When we do finally have large enough drives that they might be the primary storage drives, I doubt Sandforce will necessarily be applying the same ideas, and if they are, they will have progressed significantly from their current state.

    Talking about applying a realistic future problem to drives which exist today is meaningless when you consider how much progress has been already made up the this point, and how much progress will be made between now and when the future issue actually becomes a reality (when SSDs are affordable for mass storage purposes).
  • ScottHavens - Wednesday, April 28, 2010 - link

    I'm not arguing about whether a particular disclaimer in the article was completely accurate. My primary point was that it's not unheard of for people to use only one drive and still have a significant portion of their data compressed, and the number of people affected by this will likely increase over time. Further, I missed a key scenario that other posters have mentioned: file/partition encryption would likely be affected as well, and it's reasonable to assume that scenario will become more common as well as disk-level encryption becomes easier and even required by some companies.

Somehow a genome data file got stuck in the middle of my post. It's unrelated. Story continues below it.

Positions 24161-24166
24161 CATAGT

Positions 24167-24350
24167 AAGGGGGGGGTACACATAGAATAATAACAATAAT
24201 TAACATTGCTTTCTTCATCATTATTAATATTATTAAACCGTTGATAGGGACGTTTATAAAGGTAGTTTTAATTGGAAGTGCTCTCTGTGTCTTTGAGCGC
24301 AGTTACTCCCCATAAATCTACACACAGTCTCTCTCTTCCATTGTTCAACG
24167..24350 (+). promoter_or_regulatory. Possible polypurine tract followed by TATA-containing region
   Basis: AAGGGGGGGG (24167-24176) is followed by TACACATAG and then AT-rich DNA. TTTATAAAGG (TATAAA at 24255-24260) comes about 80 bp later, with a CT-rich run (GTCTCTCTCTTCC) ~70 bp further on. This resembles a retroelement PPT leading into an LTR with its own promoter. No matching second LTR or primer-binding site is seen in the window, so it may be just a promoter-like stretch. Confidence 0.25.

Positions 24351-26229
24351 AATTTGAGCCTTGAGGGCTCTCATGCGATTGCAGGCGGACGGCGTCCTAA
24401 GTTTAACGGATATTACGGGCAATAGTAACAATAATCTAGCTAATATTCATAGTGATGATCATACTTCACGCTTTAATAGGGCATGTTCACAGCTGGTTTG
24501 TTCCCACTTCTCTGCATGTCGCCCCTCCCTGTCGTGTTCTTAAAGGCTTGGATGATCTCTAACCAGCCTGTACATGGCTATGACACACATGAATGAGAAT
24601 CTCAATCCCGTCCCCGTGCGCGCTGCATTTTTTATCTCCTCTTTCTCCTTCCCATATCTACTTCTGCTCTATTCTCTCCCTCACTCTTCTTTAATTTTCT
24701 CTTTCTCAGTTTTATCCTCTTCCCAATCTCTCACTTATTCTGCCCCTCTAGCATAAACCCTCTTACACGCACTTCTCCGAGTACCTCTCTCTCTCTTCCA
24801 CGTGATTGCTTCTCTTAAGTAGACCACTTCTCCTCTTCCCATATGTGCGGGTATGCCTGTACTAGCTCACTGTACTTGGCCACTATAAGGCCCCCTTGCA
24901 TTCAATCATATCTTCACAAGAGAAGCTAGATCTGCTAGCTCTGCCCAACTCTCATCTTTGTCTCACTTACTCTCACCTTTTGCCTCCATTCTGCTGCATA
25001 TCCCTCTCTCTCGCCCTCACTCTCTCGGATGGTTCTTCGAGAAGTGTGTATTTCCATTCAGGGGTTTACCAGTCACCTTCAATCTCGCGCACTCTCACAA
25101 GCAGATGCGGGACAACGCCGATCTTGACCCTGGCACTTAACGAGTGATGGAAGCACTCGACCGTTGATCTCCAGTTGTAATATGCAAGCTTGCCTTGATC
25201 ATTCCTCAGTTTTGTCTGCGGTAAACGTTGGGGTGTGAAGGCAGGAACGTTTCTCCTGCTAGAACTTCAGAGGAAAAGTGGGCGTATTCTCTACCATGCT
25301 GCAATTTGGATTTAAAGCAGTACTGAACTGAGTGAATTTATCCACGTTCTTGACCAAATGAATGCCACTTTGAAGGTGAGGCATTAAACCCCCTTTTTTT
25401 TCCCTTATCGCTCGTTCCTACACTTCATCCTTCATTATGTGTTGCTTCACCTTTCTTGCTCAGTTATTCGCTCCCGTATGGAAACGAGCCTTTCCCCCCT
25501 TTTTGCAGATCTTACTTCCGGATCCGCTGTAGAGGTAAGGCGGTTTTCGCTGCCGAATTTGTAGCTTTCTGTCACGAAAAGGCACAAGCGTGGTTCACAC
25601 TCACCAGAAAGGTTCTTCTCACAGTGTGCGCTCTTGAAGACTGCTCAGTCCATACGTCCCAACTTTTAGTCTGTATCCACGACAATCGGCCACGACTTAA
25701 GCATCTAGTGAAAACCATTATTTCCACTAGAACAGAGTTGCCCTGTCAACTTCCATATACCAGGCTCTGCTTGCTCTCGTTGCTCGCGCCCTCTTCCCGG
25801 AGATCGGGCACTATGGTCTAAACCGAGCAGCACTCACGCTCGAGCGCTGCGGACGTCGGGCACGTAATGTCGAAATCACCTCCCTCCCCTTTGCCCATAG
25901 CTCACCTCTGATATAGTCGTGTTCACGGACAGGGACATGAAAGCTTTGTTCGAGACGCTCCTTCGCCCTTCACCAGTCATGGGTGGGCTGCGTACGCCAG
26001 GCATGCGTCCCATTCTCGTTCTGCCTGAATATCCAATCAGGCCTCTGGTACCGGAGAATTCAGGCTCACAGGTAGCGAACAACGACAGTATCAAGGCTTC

Further, I should point out that the problem (insofar as it is one) by no means affects only small writes. Large reads, according to the tables, have a 20% perf hit, and large writes have a 43% perf hit.

    I don't intend to denigrate SandForce's methods here, by any means. If it helps, it helps, and I'll probably get at least one of these myself. I'm just pointing out that the 'YMMV' caveat is applicable to more people and situations than some people realize.
  • TSnor - Wednesday, April 28, 2010 - link

    Re: Encryption and point that encrypted data doesn't compress. This is true, but... the SF controller self encrypts. There is little/no point in doing software full disk encryption before sending the data to the SF controller to be encrypted. SF-1200 uses 128 bit AES which NIST counts as strong encryption.